There was also a small group of topless women protesting at the market, holding signs supporting bodily autonomy. I suspect most of those present agreed with the political sentiment, as Madison is a very liberal city, but no one seemed excited one way or the other about their lack of attire.
Two other food notes while we’re on Madison. First, we had our first real cheese curds (we thought we’d had them before, but then there was that squeak . . .) and didn’t care for them. We also had an amazing lunch at Fromagination (is that name imaginative or cheesy?) and ordered cheese from them when we returned. As for the cheese curds, all was not lost. One dish of fried curds from the Curd Girl at the market and we were in love.
We took a quick side trip to Milwaukee and walked along the shore of Lake Michigan (great bike and walking paths). We had a great lunch in the Milwaukee Art Museum. That building also turns out to be the star of the show and another one of those architectural wonders that defines a city. Twice a day the walls lift off the sides and become wings. You’ll see both in the photos.
Our next city was Duluth, Minnesota, on Lake Superior. We loved our time there and, again, there was a great walkway along the lake, plus a paved bike path. The views of the Lake are amazing and Duluth at night is beautiful, with the lights sparkling along the water. There is a definite time of year to visit Duluth, and this is it. August temperatures average 58 to 74, but six months or so are pretty cold, with highs in January averaging 20 degrees.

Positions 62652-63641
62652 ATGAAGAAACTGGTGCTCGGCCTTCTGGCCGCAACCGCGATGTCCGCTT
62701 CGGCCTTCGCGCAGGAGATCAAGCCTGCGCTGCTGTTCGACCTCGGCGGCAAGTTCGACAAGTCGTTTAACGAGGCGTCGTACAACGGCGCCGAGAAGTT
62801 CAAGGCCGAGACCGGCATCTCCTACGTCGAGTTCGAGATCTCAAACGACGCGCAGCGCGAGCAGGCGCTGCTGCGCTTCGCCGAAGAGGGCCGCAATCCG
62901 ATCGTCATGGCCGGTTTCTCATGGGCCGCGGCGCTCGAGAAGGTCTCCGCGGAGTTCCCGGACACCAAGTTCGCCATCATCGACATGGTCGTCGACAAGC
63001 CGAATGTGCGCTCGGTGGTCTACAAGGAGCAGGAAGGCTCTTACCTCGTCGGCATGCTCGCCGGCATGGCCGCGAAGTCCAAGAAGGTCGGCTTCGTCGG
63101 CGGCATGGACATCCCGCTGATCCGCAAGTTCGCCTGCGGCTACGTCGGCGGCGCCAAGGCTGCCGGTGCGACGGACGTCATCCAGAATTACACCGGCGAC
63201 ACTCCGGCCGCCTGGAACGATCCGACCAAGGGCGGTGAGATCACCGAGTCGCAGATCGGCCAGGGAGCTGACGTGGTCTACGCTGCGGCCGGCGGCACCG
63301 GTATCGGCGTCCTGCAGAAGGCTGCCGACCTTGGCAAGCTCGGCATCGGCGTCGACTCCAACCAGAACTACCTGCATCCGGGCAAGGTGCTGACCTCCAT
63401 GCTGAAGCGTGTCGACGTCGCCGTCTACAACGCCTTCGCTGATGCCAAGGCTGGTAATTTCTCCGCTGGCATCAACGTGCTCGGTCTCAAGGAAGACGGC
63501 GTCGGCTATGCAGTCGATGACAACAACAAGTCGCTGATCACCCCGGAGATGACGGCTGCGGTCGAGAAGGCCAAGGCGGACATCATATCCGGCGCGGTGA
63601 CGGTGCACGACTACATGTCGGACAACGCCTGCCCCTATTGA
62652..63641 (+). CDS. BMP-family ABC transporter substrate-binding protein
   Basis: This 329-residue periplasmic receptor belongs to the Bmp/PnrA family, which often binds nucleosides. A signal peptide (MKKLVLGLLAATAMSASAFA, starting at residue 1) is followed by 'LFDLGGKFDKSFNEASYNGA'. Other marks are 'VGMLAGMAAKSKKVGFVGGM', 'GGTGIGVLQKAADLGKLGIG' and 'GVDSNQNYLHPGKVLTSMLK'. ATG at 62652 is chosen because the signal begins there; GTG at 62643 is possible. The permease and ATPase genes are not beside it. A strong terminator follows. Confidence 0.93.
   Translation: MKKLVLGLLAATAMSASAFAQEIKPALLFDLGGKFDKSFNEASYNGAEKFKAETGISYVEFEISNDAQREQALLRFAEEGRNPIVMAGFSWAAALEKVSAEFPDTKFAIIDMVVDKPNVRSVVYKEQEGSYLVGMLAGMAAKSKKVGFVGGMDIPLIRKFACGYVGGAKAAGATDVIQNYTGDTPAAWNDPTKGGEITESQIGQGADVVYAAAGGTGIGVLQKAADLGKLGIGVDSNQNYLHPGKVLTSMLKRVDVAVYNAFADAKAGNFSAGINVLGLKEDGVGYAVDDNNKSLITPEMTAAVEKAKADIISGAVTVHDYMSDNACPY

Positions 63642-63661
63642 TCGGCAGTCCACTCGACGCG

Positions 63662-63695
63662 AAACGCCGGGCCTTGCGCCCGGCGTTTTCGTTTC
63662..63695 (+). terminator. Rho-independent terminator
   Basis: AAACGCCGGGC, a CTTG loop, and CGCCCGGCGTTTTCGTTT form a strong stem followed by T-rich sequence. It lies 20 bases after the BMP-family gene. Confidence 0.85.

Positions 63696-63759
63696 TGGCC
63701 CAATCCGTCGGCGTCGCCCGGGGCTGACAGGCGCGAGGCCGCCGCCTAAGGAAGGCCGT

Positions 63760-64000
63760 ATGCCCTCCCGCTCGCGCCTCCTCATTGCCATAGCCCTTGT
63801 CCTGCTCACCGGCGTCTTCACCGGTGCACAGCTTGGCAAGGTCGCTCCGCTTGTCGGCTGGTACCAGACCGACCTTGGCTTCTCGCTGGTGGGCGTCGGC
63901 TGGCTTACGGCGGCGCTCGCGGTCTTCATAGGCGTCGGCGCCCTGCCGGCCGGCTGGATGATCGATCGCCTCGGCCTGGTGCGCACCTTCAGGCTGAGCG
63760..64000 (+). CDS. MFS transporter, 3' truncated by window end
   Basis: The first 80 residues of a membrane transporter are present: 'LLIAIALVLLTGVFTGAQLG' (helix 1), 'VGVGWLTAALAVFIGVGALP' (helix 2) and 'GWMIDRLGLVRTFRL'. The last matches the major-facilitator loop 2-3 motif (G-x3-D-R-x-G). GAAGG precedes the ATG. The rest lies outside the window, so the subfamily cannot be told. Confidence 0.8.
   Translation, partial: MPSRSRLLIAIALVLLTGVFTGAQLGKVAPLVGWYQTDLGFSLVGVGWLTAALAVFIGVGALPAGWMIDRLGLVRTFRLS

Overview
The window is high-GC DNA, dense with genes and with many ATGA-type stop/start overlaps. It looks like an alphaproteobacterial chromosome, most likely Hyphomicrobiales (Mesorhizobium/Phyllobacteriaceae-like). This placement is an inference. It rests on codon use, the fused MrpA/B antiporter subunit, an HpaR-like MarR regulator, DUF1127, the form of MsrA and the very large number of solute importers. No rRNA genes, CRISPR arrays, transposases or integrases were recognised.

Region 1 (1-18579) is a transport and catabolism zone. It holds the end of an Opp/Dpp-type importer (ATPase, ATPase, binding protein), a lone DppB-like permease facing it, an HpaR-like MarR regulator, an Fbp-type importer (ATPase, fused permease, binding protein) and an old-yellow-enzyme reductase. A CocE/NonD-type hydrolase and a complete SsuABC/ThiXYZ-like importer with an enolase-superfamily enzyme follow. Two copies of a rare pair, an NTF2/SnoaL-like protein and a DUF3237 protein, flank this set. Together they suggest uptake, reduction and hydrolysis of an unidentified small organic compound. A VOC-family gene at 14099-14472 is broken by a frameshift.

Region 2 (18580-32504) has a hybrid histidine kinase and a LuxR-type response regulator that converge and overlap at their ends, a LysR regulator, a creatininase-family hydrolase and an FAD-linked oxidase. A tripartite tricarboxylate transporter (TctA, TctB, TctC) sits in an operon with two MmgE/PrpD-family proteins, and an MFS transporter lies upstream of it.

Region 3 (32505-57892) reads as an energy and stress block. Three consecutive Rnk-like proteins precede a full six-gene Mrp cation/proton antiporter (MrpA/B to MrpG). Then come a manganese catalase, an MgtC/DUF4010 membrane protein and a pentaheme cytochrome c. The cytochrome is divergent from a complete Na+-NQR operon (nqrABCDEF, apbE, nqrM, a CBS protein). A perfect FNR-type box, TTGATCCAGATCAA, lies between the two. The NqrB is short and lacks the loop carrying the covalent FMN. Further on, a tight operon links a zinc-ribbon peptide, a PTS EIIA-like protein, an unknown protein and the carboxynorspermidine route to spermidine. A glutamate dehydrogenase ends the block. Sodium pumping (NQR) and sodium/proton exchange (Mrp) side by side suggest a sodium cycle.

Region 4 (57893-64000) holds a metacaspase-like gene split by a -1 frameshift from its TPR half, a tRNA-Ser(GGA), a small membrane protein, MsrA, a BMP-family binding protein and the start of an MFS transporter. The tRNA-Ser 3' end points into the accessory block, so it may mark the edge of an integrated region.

One of the most spectacular things about Duluth is the canal. Ships come off Lake Superior and enter the canal past the beautiful lighthouse and through what looks like a needle’s eye. As they approach, the ships look about twice or three times as large as the opening, but they thread it every time. Or at least every time I watched. I would totally knock that lighthouse out if I was steering.
We left Duluth and headed south to Minneapolis, with Prince on the car stereo. I wasn’t the hugest Prince fan when he was so hot, but man those songs have aged well, for me. We were given a bum steer for where to eat and wound up in the hotel restaurant, which was not so good, but oh, so expensive. Construction surrounded the Minnesota Vikings stadium but didn’t obscure the fact that it is one of the coolest structures I’ve ever seen.
Another observation from our trip: Everything you’ve read about the struggles of the hospitality industry is true. They are struggling. The ones we stayed at (all Hilton family hotels) were short staffed. Evidence was all around: No valet service where they’d had it before, no concierge, rooms not ready at check-in time. Numerous hotel rooms had something or another that needed repair.
Restaurants were similar, with some not serving all tables because they were short-staffed. Many employees, like the one who sent us to the wrong spot for dinner, seem too new to really know what they need to know. They are all working hard, but seemingly unable to keep up. If you travel or even go to local restaurants, tip bigly. They are trying.
We ended our city adventures in Louisville, Kentucky, where we really only had a partial evening. After a lot of disappointing dinners on the trip, and thanks to my friend Cecilia’s recommendation, we ate at Proof on Main and it was the second great restaurant dinner we had on the trip. It was also a cool and funky restaurant where we had a featured view of the 30-foot gold statue of David. The meat was on the table and the buns were visible through the window, as it were.
Every city we visited made us want to return, so we’ll start making plans. Of course, there was a lot of countryside, small towns, and side adventures. I’ll get to those in the next few days.